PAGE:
Change in Physical Activity after a Diabetes Diagnosis: Opportunity for Intervention

UMMS Affiliation

Department of Quantitative Health Sciences; Department of Medicine, Division of Preventive and Behavioral Medicine



Document Type



Behavior and Behavior Mechanisms | Community Health and Preventive Medicine | Endocrinology, Diabetes, and Metabolism | Nutritional and Metabolic Diseases | Women's Health


INTRODUCTION: Moderate intensity physical activity is recommended for individuals with diabetes to control glucose and prevent diabetes-related complications. The extent to which a diabetes diagnosis motivates patients to increase physical activity is unclear. This study used data from the Women's Health Initiative Observational Study (baseline data collected from 1993-1998) to examine change in physical activity and sedentary behavior in women who reported a diabetes diagnosis compared to women who did not report diabetes over 7 years of follow-up (up to 2005).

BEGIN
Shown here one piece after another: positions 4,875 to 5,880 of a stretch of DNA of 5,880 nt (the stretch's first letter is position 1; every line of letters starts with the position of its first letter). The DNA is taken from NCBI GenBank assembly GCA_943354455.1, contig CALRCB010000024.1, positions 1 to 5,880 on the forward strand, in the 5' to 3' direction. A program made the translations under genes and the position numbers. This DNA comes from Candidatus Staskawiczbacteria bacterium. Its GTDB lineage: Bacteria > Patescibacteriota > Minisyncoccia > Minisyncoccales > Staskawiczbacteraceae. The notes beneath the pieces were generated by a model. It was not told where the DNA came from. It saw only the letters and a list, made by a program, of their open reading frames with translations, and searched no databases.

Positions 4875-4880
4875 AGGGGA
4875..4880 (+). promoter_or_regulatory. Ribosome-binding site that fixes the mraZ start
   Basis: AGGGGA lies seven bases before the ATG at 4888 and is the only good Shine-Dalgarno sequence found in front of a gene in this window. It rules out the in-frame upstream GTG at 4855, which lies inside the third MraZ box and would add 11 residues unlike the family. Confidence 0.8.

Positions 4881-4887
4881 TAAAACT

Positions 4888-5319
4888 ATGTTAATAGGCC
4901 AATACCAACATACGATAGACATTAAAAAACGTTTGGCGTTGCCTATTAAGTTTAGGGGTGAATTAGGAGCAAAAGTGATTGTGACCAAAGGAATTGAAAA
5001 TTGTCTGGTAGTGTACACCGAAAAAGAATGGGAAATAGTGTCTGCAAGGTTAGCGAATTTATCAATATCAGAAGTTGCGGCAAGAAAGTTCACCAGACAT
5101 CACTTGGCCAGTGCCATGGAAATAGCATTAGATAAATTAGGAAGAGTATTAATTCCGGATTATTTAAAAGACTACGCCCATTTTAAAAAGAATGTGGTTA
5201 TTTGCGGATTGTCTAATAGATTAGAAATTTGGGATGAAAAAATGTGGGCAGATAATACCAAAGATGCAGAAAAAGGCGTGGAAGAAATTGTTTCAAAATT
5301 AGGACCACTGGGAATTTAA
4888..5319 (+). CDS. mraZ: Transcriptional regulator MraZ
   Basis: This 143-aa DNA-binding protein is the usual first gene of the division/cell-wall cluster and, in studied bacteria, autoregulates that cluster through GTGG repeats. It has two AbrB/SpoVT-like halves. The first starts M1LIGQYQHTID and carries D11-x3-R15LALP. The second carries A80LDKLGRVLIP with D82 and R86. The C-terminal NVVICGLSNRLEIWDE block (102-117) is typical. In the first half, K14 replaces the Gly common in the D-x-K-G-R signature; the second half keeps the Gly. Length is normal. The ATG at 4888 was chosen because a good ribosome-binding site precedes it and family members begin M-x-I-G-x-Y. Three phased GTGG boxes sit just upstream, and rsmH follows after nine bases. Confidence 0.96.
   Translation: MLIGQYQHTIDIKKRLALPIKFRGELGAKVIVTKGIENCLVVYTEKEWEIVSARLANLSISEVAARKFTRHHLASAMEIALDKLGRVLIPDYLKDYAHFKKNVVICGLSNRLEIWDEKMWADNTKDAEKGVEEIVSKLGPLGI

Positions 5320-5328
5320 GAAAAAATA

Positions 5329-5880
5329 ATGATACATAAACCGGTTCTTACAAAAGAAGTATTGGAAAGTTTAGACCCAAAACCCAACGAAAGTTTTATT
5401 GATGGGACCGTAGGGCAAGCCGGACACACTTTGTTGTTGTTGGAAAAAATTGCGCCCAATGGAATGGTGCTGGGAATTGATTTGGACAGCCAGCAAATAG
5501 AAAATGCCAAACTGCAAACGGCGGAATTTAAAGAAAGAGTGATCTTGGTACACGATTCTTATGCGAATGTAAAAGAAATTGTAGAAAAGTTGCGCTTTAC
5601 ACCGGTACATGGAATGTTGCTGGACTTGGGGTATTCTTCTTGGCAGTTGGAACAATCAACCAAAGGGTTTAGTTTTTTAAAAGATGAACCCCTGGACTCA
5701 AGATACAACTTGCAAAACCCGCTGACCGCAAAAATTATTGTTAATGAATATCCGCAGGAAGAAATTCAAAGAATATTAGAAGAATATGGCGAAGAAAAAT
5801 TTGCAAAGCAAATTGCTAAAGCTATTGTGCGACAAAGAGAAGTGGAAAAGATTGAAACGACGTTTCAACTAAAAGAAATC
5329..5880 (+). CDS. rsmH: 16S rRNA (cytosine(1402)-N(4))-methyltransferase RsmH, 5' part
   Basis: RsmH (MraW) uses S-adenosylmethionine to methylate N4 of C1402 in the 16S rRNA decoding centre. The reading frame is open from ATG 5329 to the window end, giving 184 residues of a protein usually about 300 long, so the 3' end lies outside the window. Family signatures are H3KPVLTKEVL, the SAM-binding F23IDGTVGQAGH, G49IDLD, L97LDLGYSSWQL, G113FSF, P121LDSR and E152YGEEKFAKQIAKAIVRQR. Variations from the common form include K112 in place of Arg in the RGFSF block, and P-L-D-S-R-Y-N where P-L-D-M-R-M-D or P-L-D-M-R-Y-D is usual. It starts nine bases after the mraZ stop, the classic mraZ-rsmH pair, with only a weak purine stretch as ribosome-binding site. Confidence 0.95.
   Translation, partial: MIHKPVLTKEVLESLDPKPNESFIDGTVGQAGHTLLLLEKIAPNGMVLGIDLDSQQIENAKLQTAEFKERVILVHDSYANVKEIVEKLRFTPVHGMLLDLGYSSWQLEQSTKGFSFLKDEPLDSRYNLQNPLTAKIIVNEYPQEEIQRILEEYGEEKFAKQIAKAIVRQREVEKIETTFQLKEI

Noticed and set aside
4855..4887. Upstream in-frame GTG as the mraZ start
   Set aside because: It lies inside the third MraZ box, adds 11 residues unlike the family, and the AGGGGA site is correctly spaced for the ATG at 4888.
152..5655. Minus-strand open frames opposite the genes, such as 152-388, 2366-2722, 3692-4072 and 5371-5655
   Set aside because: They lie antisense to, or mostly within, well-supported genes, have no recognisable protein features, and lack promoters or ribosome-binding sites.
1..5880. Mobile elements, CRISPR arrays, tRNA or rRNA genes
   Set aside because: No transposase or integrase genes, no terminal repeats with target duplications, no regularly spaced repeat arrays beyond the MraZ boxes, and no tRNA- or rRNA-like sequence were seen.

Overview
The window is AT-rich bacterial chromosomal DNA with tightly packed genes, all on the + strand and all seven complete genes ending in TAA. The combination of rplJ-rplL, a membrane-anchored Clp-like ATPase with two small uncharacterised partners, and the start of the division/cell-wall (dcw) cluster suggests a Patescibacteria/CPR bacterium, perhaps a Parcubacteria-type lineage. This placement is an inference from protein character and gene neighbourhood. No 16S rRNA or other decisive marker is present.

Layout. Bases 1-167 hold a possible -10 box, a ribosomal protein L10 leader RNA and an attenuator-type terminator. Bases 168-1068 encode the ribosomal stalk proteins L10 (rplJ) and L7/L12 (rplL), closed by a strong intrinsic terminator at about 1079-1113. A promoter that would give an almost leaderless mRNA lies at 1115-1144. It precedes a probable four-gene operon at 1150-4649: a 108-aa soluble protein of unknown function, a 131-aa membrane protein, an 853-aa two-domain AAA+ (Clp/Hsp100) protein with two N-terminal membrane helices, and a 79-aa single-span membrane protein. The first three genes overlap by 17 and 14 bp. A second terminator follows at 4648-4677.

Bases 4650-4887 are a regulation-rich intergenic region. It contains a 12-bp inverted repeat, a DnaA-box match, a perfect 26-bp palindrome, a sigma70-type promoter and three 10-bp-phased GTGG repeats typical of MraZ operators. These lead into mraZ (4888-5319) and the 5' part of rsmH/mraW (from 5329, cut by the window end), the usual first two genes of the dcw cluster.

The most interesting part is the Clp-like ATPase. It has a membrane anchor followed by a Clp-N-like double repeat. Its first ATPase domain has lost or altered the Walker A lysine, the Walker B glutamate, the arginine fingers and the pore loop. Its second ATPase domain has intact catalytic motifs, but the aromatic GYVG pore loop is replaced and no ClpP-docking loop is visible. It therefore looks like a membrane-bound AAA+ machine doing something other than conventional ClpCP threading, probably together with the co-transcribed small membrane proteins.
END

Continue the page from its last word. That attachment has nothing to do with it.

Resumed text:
METHODS: Participants (n=84,300) were post-menopausal women who did not report diabetes at baseline [mean age=63.49; standard deviation (SD)=7.34; mean BMI=26.98 kg/m; SD=5.67]. Linear mixed model analyses were conducted adjusting for study year, age, race/ethnicity, BMI, education, family history of diabetes, physical functioning, pain, energy/fatigue, social functioning, depression, number of chronic diseases and vigorous exercise at age 18. Analyses were completed in August 2012.

RESULTS: Participants who reported a diabetes diagnosis during follow-up were more likely to report increasing their total physical activity (p=0.002), walking (p

CONCLUSION: A diabetes diagnosis may prompt patients to increase physical activity. Healthcare professionals should consider how best to capitalize on this opportunity to encourage increased physical activity and maintenance.


Citation: Med Sci Sports Exerc. 2013 Jul 15. doi:10.1249/MSS.0b013e3182a33010. Link to article on publisher's site

Related Resources

Link to Article in PubMed


Type 2 diabetes, Exercise, Sedentary behavior, Sedentary activity, Women's Health Initiative